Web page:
With our Ellie's moving off we turned further North to go check up on our Sohobele Boys. Nearing the camp that had phoned us with the information one of the caretakers came out to tell us that three Lions had indeed injured a Buffalo right at the entrance of their camp and that we must drive around to view them. Approaching their entrance we found the three Sohobele Boys sitting watching a Buffalo that was resting against the camp wall. Just as we had thought! However on closer inspection we found that all the manes of the Boys were blood tainted and it appeared that they had in fact tried to kill this Dagha Boy. Finding ourselves a good position to watch from I proclaimed to our guests that this would be the place that we would spend the rest of our morning. At first glance it did not appear the Buffalo was that injured it was only when it tried standing that we noticed the pained movement and damaged area around the tail. Who knows how long this had been going on but the Buffalo looked considerably weakened from it's experience. While the Buffalo stood and contemplated it's next move the three boys continued to rest and showed no particular interest. It was only when it began to move that one pricked up and moved to flank it, the others continued to remain sitting. With the Buffalo fatally moving away from the camps fence the Lion was able to manoeuvre around to the far side and when he ran up and jumped up onto the Buffalo's back the remaining two brothers shot into action and joined him from the opposite side. With all three of them hanging off the back of the Buffalo, none of them wanting to risk the horns on the opposite end, they were all stuck in a stalemate with the Buffalo standing his ground legs locked, lions hanging off. This continued for a fair while until two of the brothers slipped down and took hold of his legs, here they were able to unbalance him and pull him to the side. Shacking them off one last time the Buffalo appeared to be getting the better of them but the boys returned with momentum and knocked him down. Once fallen over they all positioned themselves to anchor him down, we expected one now to go in for the throat which was exposed but they all chose to hold on to the mid and rear sections. I cant describe or do any justice to the sounds that emanated from this sighting but to say the air was filled with growls and ghastly bellowing. We know thought the Lions would hold their position and wait for the Buffalo to weaken and then go in for the throat but once again we were wrong and they began to tear at the stomach and feed while the Buffalo was still alive. I don't even think you can imagine the noise. This was nature at it cruellest, raw and real. I looked into the Buffalo's eyes and realised that it was not going to give in easily and that this was going to take a while. The Lions continued to feed on him alive opening up his stomach eventually and tearing out the innards, we thought this would be it but not and the Buffalo continued to kick and bellow. I think we all felt for the Buffalo and wanted this to end as quickly as possible but yet it clung to life. I even heard from the back of our vehicle somewhere, someone say, “ please head towards the bright light now.” When I noticed the Lions had penetrated through to the vital organs I knew it was not long now and I mentioned to my guests to look at the Buffalo's eye's as they had began to roll back in the sockets and then they returned to their normal position and began flickering from side to side, with one last lift of the head the eyes rolled back and the head sunk to the ground as all life escaped this once magnificent creature. It is amazing that at the exact time of death a total silence fell on the bush, the wind died down, their was no noise from the birds or any other living creature, this included two cars full of people who dared to breath, it was eerie. From the point that the Lions jumped onto the Buffalo to the time it drew it's last breath was nearly exactly forty minutes, a true testament to how tough these unbelievable creatures are. I think we were all a little shocked at the brutality of it and writing this up now has made me really realise what I actually witnessed this morning. I'm torn between being extremely sad for the Buffalo and extremely excited that our once Sohobele Boys have come of age and are now truly Sohobele Males and look to follow in their great fathers footsteps.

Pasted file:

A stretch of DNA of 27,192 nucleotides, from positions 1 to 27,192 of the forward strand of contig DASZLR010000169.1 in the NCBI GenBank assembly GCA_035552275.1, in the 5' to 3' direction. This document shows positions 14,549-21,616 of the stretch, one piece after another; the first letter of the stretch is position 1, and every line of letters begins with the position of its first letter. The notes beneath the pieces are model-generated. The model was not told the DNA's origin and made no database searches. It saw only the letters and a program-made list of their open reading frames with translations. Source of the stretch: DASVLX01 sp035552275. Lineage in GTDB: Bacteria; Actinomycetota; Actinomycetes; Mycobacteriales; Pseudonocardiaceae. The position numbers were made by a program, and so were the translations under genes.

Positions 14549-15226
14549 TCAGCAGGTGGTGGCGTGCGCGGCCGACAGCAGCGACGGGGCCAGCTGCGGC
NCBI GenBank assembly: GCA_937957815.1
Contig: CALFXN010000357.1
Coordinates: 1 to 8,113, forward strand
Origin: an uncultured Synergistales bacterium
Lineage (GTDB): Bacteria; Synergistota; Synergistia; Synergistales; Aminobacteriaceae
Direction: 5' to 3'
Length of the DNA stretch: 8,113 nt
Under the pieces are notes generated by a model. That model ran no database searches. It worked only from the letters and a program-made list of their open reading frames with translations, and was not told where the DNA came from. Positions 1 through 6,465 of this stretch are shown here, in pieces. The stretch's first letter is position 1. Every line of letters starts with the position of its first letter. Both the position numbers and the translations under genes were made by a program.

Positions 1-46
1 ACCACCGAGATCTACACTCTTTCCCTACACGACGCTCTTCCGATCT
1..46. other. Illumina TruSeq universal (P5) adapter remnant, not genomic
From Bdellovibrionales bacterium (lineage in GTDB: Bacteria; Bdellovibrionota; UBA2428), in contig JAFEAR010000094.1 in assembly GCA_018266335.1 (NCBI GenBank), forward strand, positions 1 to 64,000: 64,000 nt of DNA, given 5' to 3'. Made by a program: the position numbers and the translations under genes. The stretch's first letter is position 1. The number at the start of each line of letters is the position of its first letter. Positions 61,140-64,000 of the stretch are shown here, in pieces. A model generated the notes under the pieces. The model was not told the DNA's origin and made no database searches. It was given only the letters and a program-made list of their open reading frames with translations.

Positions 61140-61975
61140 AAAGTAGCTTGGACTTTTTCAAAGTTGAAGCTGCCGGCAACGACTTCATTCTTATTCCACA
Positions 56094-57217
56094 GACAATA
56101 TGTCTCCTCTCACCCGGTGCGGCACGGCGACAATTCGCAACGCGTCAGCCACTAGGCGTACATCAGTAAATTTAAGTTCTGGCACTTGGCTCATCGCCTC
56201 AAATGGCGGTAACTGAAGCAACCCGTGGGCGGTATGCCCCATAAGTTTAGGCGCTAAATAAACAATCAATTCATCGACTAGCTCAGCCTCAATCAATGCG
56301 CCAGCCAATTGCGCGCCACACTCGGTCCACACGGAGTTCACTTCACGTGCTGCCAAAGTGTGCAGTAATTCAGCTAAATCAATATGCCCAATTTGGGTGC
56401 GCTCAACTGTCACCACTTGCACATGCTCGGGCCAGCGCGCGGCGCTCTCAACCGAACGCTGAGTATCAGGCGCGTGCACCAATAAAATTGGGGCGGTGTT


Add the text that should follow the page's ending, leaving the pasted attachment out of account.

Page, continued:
We remained with them until they took a break and moved off to a nearby tree to recoup from their epic morning. Heading for coffee ourselves we wished we had something a little stronger.